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  • Writer's pictureTrusty Henchman

Review: Brit-Cit Noir TP

While I've read a handful of Judge Dredd stories by particular creators, I've never really dedicated a deep dive to the world. Every once in a while though something pops up that grabs my attention and I mean c'mon, just look at that cover. This is exactly my jam.

This collection pulls together a couple short serialized stories from Judge Dredd Magazine, the first half of the book featuring Strange & Darke: New Blood (originally published in JDM 319-323) and the second half containing the story Storm Warning (published in JDM 361-366). These stories take place in Brit-Cit, the British equivalent of Mega City One from the core Dredd stories.

Strange & Darke knocks it out of the park for me, and if you're a fan of paranormal stories along the lines of Hellboy and the BPRD then you'll probably enjoy it as well. It features Detective Inspector Jericho Strange, the cursed head of the Endangered Species Squad. He welcomes newcomer Psi-Judge Bekky Darke, who suffers from having another mouth on her neck that vocalizes the sub-conscious thoughts of herself and others in proximity. The Endangered Species Squad specializes in occult and arcane cases, attempting to preserve as many supernatural creatures as they can in response to how badly humans have destroyed the world.

Conceptually and tonally I love everything about this story. John Smith's script is tightly paced, giving you everything you need to know briskly so they can set-up the concept of the feature and knock out their first case. Colin MacNeil's artwork is pitch perfect for the characters, infusing the story with the right balance of crime noir, supernatural oddities, and dark comedic overtones.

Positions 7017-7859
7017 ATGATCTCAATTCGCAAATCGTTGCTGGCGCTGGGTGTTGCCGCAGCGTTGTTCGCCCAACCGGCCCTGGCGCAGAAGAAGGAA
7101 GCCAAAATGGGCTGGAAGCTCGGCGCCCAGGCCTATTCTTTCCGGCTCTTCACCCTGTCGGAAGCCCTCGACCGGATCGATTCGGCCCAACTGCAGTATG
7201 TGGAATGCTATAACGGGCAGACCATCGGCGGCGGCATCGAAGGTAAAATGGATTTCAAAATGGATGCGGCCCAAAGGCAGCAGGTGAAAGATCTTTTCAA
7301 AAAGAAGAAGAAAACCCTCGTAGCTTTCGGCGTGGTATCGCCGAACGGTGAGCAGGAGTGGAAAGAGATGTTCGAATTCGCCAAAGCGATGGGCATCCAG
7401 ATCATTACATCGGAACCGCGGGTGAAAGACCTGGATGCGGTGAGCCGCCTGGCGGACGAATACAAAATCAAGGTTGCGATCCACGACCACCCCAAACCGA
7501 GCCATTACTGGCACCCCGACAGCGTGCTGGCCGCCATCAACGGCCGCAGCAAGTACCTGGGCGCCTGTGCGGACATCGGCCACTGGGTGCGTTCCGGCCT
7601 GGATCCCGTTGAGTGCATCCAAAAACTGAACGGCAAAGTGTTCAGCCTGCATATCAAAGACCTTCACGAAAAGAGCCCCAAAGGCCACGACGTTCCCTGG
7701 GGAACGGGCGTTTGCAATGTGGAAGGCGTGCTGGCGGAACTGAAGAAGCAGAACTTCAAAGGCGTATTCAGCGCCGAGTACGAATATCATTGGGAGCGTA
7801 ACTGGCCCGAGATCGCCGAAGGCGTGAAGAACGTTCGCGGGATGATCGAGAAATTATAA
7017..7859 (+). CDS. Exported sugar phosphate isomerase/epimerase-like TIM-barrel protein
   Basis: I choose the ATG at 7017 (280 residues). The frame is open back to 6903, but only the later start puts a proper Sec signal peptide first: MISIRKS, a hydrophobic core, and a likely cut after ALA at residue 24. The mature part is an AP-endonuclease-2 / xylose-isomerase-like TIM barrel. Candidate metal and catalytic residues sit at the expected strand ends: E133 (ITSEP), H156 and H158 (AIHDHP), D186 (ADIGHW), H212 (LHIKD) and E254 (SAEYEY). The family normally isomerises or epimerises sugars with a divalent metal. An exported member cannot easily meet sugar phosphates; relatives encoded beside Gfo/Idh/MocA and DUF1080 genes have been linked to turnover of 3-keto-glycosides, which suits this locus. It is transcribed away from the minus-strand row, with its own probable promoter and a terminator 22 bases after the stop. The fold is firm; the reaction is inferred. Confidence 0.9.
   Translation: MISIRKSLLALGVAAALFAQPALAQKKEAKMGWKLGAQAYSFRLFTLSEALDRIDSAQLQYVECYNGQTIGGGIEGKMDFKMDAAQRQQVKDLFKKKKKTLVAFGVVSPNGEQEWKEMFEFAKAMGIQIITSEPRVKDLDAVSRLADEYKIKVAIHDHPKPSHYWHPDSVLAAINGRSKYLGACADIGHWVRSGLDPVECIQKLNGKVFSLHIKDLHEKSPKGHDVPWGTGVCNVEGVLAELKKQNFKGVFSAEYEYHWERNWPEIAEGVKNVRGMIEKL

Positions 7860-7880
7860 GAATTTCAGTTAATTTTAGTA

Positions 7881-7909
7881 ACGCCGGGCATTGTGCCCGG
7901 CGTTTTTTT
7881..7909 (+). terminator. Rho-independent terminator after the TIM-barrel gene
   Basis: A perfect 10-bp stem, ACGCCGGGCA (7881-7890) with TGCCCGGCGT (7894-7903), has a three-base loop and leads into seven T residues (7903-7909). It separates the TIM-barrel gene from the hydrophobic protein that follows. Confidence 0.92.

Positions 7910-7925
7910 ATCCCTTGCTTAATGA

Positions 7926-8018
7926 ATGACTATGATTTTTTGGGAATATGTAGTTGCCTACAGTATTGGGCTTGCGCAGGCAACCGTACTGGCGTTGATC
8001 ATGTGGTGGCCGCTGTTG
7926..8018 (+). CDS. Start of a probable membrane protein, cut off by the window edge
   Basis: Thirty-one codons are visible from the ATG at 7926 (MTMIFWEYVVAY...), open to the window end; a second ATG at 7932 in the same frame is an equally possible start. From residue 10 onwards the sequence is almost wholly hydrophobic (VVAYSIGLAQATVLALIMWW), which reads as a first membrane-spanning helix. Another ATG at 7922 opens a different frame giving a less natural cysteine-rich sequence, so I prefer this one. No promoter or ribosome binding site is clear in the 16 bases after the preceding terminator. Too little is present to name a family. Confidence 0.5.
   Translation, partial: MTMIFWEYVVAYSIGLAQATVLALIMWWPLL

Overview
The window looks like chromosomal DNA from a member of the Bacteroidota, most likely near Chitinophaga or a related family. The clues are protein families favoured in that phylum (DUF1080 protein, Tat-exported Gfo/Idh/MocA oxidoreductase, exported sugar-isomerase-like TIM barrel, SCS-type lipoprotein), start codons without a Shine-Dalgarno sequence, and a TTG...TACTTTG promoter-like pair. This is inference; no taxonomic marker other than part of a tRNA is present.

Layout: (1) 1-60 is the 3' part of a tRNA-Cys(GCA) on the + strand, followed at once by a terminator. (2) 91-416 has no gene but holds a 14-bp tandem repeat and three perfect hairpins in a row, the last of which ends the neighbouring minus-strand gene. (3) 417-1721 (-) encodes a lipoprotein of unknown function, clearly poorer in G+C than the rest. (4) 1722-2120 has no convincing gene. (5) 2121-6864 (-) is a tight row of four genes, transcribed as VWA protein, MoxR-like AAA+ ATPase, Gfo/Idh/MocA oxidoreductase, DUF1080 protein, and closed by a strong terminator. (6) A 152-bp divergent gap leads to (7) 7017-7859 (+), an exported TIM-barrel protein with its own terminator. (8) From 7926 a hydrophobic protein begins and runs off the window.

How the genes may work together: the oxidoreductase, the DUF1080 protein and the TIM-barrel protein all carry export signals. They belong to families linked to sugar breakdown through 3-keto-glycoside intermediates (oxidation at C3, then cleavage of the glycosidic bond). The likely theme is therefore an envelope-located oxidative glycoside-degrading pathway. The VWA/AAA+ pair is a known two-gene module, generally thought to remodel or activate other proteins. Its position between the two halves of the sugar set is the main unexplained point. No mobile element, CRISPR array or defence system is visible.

My only problem is that there's simply not enough of it and I would love to read more.

The second story, Storm Warning: The Relic, follows Judge Lillian Storm as she's dragged into a paranormal case involving a deadly relic. This chunk of the book took a bit before I really got into it, and that's arguably because it started to overlap a bit more with the settings of Strange and Darke as it progressed.

Leah Moore and John Reppion's script starts off feeling like it lacks a little focus but then it course corrects quickly. The main detraction is that Judge Storm doesn't have much character development, and while the same could be said about the characters Strange and Darke they had the benefit of a stronger hook. Storm's main schtick is that she sees dead people, so hey that's something but not quite enough to hang an entire character on at the start of the show.

Tom Foster's artwork is eye catching but honestly bogged down by the coloring. The end of the book features some excerpts from his original art, which in comparison is breathtaking. While it probably wouldn't fly for the regular publication of Judge Dredd Magazine, it would be amazing if they just released his pencil work and leave it at that. Thankfully, his DeviantArt page has most of it up for viewing.

If you're in the mood to take a quick dip in the 2000AD waters for an oddly unique melding of dystopian sci-fi and supernatural fiction then do yourself a favor and hunt this collection down. I can't seem to find any info on if there have been more stories released with these characters, and considering this collection is already four years old that's not a great sign. Might as well enjoy what we can though, and that includes just gazing upon the gorgeous Foster artwork.

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